Mike and Jan Swalm know all too well the dangers of driving on county roads.
In April 2001, their son, Peter, was killed in a head-on collision on County Road 458, a road he drove nearly every day on his way to Lawrence High School. He was 18 and just weeks from graduation.
Though road conditions had little to do with their son's death Â it was more of a freak accident Â the Swalms say the heavily traveled road would be safer if it were wider and if the county funded the Sheriff's Office well enough to put more deputies on patrol.
"One of his friend's parents said when he was in sixth grade, 'Some kid out here's going to die on this road,'" Jan Swalm said. "By the time my grandson gets to driving, I sure hope we have a better setup than what we have now."
County commissioners have similar hopes for rural roads, though they're not yet sure exactly what to do to reduce the number of drivers who crash, get hurt or kill one another in traffic accidents.
Among the ideas on the table: Pump more money into road construction and reconstruction, focus projects on the most accident-prone roadways or work harder to educate drivers about the need to be safe.
All will get a hearing this fall, as commissioners consider requests for millions of dollars in capital-improvement projects that could be included in a long-range county spending plan.
"I follow the Harry Truman philosophy on roads: Just pave 'em and go," said Jere McElhaney, commission chairman. "I have no hesitation to spend money on roads.
"Times have changed. Vehicles have changed. Peoples' driving habits have changed. We need to keep our road system up to date and safe."
Commissioners will get a head start on their deliberations Wednesday night, when they meet to discuss accident patterns on rural roads during the past three years.
Douglas County Sheriff's officers worked 1,115 accidents on rural roads from 1999 to 2001, according to a report prepared for the county's Traffic Safety Advisory Committee. Commissioners will discuss the report during their meeting at 6:35 p.m. Wednesday at the county courthouse, 1100 Mass.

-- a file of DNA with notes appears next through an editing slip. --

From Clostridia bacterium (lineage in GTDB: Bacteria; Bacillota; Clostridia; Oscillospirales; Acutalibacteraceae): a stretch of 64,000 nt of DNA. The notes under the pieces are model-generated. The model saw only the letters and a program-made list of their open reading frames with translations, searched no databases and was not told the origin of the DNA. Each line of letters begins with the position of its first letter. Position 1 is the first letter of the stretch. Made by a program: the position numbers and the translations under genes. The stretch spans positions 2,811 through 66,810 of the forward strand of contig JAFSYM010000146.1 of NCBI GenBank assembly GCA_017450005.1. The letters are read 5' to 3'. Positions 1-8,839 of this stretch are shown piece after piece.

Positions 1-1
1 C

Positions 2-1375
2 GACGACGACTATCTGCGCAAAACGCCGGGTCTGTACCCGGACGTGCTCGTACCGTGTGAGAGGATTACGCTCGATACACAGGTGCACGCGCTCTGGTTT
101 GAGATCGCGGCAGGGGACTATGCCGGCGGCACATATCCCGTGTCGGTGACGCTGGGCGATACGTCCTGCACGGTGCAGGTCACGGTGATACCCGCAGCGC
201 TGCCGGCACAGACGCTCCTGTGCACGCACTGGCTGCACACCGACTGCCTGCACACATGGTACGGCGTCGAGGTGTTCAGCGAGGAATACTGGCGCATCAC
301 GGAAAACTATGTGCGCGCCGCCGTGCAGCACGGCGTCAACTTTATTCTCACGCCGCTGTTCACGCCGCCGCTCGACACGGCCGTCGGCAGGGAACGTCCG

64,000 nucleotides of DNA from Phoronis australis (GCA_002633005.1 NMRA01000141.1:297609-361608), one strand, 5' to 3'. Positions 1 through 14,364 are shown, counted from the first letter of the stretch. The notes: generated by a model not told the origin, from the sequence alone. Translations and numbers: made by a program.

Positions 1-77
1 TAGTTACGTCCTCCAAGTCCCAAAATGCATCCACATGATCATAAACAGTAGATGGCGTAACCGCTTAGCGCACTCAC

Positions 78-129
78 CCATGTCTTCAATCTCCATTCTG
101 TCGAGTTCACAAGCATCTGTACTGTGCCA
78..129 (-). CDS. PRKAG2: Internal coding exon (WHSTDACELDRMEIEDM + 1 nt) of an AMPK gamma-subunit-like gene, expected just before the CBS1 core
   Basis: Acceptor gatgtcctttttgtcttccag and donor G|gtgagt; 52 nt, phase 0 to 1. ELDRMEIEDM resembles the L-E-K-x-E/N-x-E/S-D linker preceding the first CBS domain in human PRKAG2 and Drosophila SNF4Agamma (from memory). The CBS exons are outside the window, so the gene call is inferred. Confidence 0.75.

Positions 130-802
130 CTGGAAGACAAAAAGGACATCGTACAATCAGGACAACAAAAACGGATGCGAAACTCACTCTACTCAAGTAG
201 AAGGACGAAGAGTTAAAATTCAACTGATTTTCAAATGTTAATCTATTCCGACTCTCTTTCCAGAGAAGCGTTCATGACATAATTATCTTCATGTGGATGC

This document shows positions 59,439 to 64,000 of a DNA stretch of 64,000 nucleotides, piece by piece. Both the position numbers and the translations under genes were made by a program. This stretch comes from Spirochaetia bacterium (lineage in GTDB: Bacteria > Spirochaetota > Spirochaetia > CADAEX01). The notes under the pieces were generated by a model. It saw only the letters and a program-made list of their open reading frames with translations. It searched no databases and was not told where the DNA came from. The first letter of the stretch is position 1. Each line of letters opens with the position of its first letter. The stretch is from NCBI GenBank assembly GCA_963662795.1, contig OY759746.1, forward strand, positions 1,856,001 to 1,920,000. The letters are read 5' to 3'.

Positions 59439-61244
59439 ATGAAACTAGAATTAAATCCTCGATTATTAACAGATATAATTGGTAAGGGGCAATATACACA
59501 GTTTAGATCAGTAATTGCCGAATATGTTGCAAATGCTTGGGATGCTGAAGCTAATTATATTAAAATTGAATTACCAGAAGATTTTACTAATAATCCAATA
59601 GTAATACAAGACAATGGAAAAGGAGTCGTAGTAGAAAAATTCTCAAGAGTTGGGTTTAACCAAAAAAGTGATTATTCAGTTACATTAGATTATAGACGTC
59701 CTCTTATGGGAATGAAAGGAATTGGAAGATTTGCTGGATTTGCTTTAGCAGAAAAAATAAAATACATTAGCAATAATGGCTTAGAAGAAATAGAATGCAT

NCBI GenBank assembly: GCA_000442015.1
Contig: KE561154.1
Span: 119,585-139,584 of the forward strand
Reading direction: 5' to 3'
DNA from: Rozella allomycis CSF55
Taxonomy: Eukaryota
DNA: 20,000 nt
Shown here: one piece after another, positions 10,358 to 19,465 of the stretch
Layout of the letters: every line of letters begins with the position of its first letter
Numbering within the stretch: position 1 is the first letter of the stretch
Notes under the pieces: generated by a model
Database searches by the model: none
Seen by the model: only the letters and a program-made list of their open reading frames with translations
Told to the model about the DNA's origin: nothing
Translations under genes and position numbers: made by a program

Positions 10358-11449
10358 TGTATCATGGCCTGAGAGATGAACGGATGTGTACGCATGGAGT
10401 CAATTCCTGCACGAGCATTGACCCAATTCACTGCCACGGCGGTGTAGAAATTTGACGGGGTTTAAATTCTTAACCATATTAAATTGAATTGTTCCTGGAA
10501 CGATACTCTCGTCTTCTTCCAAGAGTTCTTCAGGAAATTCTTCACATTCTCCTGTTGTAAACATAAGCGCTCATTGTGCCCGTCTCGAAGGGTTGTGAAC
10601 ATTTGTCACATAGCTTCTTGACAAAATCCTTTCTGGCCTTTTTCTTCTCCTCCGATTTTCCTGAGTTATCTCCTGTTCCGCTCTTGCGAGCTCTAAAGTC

Last year accidents went up nearly 2.2 percent, to 378, from 2000, when there were 370 crashes, according to the report. In 1999 there were 367.
But not all of the accidents can be solved by making physical changes to the roads, officials said. Thirty-five percent of the accidents during the past three years involved a collision with an animal; of those, nine in 10 involved a deer.
Adding paved shoulders or widening lanes along rural roads won't do much to prevent a deer from crossing a driver's path, Commissioner Charles Jones said.
Instead, he said, teaching people how to avoid such accidents might just offer the best bang for the buck.
"I don't think we can do enough in terms of increasing driver awareness and education," Jones said. "Public education is probably our best strategy."
Commissioner Bob Johnson, retired chairman and CEO of Charlton-Manley Insurance in Lawrence, said the decisions about which roads would be upgraded and how would depend on balancing the county's finances with a project's expected benefits.
Take adding shoulders to county roads. The county has miles of roads that lack adequate shoulders, which can help vehicles avoid accidents by pulling out of the traffic lane while staying out of a roadside ditch.
But according to the county report, more vehicles crashed into a ditch, embankment or culvert (211) during the past three years than struck another vehicle (192).
And adding shoulders to all county roads would be "a horrendously expensive thing," Johnson said, who noted that estimates for including shoulders on a mile of a relocated 31st Street in connection with the proposed South Lawrence Trafficway would cost about $300,000.
"It would be at least that expensive out in the county," Johnson said. "The answer is that you have to do the best you can with the money you have. We simply do not have the money to bring all the county roads up to the standards we would like."
The county already is upgrading several roads to improve driver safety, with help from federal safety grants. A 2.3-mile section of County Road 442 (Stull Road) is being overhauled west of County Road 1029, and construction is expected to begin next year on upgrading 1029 between the Farmers Turnpike and Lecompton.
Both roads rank among the county's top five in terms of number of accidents, and the Farmers Turnpike Â next on the upgrade list Â ranks sixth.
Having such accident data in hand helps commissioners set priorities, Johnson said.
"It's really horrible to say, but we really can't justify spending the money on these projects until after we have the accidents," he said.